Beautiful Room is Empty
When the narrator of White's poised yet scalding autobiographical novel first embarks on his sexual odyssey, it is the 1950s, and America is "a big gray country of families on drowsy holiday." That country has no room for a scholarly teenager with guilty but insatiable stirrings toward other men. Moving from a Midwestern college to the Stonewall Tavern on the night of the first gay uprising—and populated by eloquent queens, butch poseurs, and a fearfully incompetent shrink—The Beautiful Room is Empty conflates the acts of coming out and coming of age.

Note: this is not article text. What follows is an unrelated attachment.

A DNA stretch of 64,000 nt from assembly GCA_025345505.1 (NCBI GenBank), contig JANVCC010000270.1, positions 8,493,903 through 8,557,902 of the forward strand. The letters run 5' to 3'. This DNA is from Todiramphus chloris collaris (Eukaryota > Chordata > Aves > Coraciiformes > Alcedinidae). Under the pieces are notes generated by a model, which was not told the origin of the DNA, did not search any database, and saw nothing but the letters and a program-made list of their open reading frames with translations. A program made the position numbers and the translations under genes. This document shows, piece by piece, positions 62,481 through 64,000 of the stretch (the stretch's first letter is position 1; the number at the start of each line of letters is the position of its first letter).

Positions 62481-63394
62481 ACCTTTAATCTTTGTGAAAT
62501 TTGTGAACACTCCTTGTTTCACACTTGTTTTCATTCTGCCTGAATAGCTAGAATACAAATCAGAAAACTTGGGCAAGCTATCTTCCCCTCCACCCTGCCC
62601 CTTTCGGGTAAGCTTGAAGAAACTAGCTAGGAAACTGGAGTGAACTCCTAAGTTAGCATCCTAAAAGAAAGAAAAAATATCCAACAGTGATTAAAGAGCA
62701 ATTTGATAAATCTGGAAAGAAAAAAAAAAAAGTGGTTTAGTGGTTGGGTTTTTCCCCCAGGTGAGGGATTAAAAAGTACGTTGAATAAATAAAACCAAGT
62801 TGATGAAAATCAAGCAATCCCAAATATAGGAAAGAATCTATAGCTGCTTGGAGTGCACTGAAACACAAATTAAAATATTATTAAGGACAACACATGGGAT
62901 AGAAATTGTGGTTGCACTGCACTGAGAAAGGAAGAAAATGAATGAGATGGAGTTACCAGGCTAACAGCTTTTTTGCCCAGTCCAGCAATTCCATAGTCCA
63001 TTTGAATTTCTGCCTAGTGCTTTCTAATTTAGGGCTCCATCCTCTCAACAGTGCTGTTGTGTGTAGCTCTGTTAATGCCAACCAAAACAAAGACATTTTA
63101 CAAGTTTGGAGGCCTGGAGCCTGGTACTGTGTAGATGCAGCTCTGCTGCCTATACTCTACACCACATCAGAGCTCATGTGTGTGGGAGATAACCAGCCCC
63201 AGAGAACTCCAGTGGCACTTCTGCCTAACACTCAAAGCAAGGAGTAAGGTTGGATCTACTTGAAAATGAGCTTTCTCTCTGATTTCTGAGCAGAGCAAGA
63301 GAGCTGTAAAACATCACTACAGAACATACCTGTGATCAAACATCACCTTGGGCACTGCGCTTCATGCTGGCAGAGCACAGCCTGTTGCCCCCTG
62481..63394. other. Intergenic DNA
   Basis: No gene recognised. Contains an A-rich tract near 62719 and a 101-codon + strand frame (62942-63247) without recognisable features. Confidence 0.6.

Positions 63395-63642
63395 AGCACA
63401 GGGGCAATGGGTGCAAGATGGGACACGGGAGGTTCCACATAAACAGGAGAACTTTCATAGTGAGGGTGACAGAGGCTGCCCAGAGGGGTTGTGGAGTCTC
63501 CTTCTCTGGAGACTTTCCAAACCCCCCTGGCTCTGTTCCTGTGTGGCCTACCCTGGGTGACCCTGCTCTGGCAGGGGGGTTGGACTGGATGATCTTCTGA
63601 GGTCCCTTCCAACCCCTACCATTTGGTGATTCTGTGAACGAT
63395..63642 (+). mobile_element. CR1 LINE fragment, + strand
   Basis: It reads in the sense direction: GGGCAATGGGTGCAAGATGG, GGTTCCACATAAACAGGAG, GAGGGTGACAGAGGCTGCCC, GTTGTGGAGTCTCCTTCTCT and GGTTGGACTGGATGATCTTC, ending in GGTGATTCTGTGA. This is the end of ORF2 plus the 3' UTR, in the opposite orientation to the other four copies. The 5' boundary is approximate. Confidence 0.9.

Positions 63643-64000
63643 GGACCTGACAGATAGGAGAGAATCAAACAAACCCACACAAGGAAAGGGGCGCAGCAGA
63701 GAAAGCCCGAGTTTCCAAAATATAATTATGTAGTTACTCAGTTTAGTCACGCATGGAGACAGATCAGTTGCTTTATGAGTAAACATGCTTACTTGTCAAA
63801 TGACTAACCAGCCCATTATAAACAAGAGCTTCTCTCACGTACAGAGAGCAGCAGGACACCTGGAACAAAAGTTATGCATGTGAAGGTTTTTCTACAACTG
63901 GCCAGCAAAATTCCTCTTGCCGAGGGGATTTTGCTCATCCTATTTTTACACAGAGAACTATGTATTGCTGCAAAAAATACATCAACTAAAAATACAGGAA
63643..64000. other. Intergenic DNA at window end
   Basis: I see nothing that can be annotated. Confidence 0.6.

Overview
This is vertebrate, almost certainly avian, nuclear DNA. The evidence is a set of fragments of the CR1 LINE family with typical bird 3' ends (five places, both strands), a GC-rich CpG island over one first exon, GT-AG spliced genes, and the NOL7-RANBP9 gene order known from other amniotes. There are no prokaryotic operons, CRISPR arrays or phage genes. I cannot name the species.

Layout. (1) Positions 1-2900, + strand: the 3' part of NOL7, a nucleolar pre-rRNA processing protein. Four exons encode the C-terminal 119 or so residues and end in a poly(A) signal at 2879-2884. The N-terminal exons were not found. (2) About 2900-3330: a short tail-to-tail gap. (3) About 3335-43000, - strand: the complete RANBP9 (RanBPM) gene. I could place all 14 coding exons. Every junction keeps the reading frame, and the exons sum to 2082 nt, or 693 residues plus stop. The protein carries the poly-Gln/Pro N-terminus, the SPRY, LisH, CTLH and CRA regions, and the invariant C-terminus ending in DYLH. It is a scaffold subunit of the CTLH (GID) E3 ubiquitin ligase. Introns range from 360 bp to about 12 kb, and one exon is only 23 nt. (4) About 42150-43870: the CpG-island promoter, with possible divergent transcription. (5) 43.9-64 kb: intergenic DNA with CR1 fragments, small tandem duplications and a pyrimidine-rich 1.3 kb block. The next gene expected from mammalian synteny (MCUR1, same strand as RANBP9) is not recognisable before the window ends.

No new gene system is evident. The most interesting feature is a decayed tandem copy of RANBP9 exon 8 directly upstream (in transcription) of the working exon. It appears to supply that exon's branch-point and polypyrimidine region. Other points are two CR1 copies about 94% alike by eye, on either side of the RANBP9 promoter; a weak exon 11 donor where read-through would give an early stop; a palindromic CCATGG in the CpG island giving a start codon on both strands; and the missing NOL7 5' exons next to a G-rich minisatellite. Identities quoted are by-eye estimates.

Moving with sinuous ease from a claustrophobic Midwestern college town in the 1950s to Greenwich Village on the night of the Stonewall rebellion, Edmund White's poised yet scalding autobiographical novel is a portrait of the artist as a young gay man finding his way within a country that has no room for sexual dissidents.
"With intelligence, candor, humor—and anger—White explores the most insidious aspects of oppression.... An impressive novel."—Washington Post book World